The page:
The only redeeming feature of this article is that he at least acknowledges that some weeds will be mixed in with the wheat, although he’s plenty vague on the point. (Indeed, it sounds very much like there has to be a majority-wheat for it to be the “true” Church, so be careful who you baptize, I guess!). I’m assuming here that he means only the ultimately-damned, but I’m not positive on that. He’s not really clear on at what point (or how) their wickedness “destroy[s] the title of the Church.”
The critical problem is that this centered upon the results. A church can go from being an authentic part of the Church to an inauthentic one (and back) based upon spiritual dry spells amongst the congregation… even if the message preached is the exact same. That’s the problem with the vague requirement that the real Church’s members “advance in [the word of God] all their lives.” It’s terribly subjective.
Mostly, he just defined what a Christian is, roughly. This whole article seems to say, “the Church is a group of Christians,” which isn’t even his own belief (see Article XXVI).
XXVIII. In this belief we declare that, properly speaking, there can be no Church where the Word of God is not received, nor profession made of subjection to it, nor use of the sacraments. Therefore we condemn the papal assemblies, as the pure Word of God is banished from them, their sacraments are corrupted, or falsified, or destroyed, and all superstitions and idolatries are in them. We hold, then, that all who take part in those acts, and commune in that Church, separate and cut themselves off from the body of Christ. Nevertheless, as some trace of the Church is left in the papacy, and the virtue and substance of baptism remain, and as the efficacy of baptism does not depend upon the person who administers it, we confess that those baptized in it do not need a second baptism. But, on account of its corruptions, we can not present children to be baptized in it without incurring pollution.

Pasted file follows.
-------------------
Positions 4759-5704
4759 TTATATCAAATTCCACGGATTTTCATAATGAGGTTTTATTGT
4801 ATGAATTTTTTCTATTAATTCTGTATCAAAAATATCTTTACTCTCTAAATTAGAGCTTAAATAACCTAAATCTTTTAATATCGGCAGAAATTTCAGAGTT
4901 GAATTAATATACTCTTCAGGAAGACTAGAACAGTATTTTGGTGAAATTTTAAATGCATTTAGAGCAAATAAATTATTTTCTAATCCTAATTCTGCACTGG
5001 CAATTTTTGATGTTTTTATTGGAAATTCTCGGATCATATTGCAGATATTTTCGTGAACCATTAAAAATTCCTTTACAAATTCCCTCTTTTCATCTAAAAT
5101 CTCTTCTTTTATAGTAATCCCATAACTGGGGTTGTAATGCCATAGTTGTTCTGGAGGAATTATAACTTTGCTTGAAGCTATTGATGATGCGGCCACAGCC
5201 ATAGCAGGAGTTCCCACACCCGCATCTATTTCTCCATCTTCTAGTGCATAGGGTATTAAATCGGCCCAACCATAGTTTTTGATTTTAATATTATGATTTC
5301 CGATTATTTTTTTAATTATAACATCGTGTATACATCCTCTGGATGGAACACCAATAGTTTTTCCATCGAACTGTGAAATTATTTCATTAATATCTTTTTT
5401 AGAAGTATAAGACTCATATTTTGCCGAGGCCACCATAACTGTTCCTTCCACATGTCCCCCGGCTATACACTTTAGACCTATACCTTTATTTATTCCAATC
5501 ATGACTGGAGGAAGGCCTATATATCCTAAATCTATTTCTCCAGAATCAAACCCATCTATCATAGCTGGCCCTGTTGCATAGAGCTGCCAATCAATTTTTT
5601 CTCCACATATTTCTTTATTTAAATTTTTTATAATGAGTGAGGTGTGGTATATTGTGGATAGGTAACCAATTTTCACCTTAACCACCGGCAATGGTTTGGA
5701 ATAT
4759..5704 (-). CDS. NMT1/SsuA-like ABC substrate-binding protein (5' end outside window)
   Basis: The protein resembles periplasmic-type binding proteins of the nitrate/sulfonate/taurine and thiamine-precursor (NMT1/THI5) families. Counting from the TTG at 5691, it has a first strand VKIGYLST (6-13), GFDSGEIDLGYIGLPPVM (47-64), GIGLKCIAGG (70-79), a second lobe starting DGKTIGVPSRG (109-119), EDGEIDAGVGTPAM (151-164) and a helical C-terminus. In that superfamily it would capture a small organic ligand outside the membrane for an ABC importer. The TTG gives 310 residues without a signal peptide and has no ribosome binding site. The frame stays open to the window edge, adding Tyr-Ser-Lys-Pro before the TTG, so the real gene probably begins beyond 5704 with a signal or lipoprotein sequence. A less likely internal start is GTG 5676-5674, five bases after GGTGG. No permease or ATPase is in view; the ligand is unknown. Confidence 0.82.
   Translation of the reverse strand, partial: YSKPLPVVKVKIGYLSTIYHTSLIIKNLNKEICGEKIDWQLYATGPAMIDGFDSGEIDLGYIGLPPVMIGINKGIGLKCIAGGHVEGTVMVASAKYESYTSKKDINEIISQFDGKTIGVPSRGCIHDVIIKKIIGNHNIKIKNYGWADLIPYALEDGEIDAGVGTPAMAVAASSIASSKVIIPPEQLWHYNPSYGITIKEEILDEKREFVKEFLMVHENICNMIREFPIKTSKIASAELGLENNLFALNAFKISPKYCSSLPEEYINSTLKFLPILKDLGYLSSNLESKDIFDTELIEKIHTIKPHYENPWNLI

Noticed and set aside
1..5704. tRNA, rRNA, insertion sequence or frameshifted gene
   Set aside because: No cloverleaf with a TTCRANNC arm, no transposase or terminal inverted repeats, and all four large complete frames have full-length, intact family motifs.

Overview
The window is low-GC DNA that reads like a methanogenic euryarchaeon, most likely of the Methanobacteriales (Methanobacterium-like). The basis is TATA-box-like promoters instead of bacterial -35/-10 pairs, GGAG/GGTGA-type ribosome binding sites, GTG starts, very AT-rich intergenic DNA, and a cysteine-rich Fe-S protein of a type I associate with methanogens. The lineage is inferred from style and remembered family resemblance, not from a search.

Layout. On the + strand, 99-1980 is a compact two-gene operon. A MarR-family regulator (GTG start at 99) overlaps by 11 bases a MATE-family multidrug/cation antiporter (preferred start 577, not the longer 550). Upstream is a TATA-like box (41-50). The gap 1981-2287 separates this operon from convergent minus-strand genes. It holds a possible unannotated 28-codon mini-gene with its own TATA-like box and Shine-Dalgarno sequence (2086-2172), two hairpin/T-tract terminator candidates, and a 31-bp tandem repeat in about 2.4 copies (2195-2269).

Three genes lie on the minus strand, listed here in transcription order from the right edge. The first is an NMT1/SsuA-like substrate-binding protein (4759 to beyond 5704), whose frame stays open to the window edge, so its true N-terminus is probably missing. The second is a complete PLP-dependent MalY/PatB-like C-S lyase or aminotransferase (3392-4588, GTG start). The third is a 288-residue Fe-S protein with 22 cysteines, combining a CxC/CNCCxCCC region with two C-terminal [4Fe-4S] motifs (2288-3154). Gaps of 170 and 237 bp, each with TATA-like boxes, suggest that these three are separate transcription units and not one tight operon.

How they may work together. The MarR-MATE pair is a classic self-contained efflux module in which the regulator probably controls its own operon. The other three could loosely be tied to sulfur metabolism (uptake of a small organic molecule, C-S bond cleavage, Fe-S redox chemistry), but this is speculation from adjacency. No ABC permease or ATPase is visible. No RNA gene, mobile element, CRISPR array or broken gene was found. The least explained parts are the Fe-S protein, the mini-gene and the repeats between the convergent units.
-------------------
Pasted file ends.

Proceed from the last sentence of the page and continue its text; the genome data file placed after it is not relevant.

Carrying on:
This one’s the kicker. When he said previously said (in Article XXVII), “according to the Word of God, that [the Church] is the company of the faithful who agree to follow his Word,” he really meant, “the faithful who agree to follow his Word as understood by John Calvin.” Because it just isn’t honest to say that “the pure Word of God is banished from” the Catholic Church.
If, however, he means that holding anything besides what is in written Scripture defies the purity of the pure word of God, he’s got some explaining to do, since later in the same article, he defends the notion that the sacraments are efficacious ex opere operato (when he says that “the efficacy of baptism does not depend upon the person who administers it”). Where does he get that from Scripture? He doesn’t – Scripture isn’t clear on this point. He gets it from the Catholic Church, which has continually held this as a tradition, most clearly against the Donatists. And by this point, there is no serious question that the only Christians we have record of believe in the very sacraments Calvin decries as idolatry and not true sacraments. Strangely, Calvin takes the concept ex opere operato, while condemning the very sacraments it was intended to describe.